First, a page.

A 1,000 point career is something that most will never attain, nor would they trade it for anything. Such is not the case for Kaela, who without hesitation said, “I would trade it for a state title.” There it is again…team first.
Putting everything into the team means sharing the successes, but it also means sharing the frustrations. Anyone who knows about the Fayette Schools and the community at large also knows that it also means sharing in deep heartbreak and mutual support. After a career of highlights, Kaela recalled two events that were the toughest points in her career as a Lady Eagle. The first was dealing with the adjustment of being a varsity member during her freshman year. The second was an event that shook not just the team, but the school, and the entire community of Fayette…the passing of senior team leader, Mikayla Smith. “During my sophomore year one of my teammates passed away,” Kaela recalled. “It was really hard to adjust to that, and step up to be leader, since she was our leader. I think it became easier, because our team really came together. It was made easier because my teammates are really great…but that time was the hardest part of my career.”
What is it like to have Kaela as a player on the team that you coach? Fayette Head Coach Scoop Miller didn’t mince words. “It’s a blessing,” he said without hesitation. “She’s been a great example for all of our kids, and she has been a great teammate. She’s been a great leader. I don’t take any of that for granted. She’s a real special kid, who has put in a lot of time, and the success that she has had has not been by accident. It’s because of all the time, effort, and hard work that she’s put in.”
Coach Miller continued, “To me, what really stands out is that obviously she is an outstanding player, but she is so unselfish. She is the most selfless player that I have ever seen. She just wants to see the team do well. If that means scoring points, then she scores points. If it means getting rebounds, then she goes and gets rebounds. If it means playing defense, then she plays defense. What makes her so incredible is, yes, she has 1,000 points…but she also has over 500 assists, and 500 rebounds. That’s incredible. I have coached other thousand point players before. I had several in Archbold, and I am blessed with two here, but it’s just amazing that the focus is never on her. It’s never been about her; it’s always been about the team doing well. When you get something like that as a coach, that’s always something very special.”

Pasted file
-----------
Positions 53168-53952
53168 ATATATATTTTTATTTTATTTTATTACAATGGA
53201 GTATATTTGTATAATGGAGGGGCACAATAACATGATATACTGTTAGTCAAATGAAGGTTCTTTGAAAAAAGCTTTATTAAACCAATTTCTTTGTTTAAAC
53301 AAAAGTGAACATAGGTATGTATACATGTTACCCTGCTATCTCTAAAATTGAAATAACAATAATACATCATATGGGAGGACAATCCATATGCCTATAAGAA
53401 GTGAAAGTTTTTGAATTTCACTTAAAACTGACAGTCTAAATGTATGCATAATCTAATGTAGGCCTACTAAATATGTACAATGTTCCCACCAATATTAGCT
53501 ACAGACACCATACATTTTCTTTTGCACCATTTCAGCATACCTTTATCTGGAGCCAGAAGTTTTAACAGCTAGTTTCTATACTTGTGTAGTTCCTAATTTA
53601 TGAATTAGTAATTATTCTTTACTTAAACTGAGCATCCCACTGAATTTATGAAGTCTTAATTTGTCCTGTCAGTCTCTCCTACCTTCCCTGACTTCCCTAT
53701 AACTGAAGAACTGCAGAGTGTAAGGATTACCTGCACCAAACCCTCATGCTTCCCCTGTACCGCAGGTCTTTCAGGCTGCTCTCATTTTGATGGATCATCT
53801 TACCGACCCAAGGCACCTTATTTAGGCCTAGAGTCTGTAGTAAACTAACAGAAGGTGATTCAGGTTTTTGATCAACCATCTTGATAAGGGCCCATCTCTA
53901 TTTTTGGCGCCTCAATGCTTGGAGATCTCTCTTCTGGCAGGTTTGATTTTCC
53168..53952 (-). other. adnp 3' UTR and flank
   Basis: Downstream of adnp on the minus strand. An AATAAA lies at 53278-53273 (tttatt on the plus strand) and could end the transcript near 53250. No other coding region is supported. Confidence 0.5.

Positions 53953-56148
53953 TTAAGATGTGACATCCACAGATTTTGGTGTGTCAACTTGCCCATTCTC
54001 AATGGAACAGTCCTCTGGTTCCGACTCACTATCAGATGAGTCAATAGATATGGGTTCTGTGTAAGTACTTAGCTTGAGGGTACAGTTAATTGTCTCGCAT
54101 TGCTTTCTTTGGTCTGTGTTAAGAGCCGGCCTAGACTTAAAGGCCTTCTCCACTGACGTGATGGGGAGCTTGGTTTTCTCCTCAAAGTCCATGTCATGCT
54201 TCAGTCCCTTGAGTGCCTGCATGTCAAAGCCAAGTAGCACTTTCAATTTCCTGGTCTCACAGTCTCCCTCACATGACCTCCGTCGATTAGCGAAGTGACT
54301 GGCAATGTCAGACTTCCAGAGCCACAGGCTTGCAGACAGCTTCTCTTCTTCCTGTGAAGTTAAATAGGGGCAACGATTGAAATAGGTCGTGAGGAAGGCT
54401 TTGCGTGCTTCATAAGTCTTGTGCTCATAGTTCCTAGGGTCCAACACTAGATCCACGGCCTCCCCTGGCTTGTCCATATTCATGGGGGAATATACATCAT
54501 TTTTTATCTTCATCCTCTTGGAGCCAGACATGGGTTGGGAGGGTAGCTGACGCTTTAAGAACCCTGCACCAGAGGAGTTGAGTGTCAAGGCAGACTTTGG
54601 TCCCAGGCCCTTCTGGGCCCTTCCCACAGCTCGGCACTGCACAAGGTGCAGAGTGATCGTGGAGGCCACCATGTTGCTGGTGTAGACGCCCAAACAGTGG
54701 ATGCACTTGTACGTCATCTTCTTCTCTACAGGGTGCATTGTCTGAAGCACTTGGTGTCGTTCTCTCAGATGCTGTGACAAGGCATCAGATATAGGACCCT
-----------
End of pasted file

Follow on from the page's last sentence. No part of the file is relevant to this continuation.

Somewhere in the stands at a Fayette Lady Eagles’ game, sits a little girl with her dad…watching #5 intently. As it was years ago for Kaela watching ‘Scruffy’ McCord weave her way through defenses to rack up over 1,000 points, so it will be for this elementary school age girl, watching with her dad, and dreaming of suiting up in the Purple and Gold. For whoever she might be, Kaela has advice on your future as a Lady Eagle. “I would tell them that it is definitely possible,” she said. “All the records are there for you to break. Even if I am NOT here at Fayette, I am still rooting for you. Be the best that you can be, and always work hard. Appreciate your coaches and your teammates, because you’re going to miss it. I know…I am already thinking about how sad that I am going to be, because we five seniors have been playing together for so long. We have been together since third grade, getting beat up by boys’ teams. Enjoy it, and work hard!”
Timothy Kays may be reached at email@example.com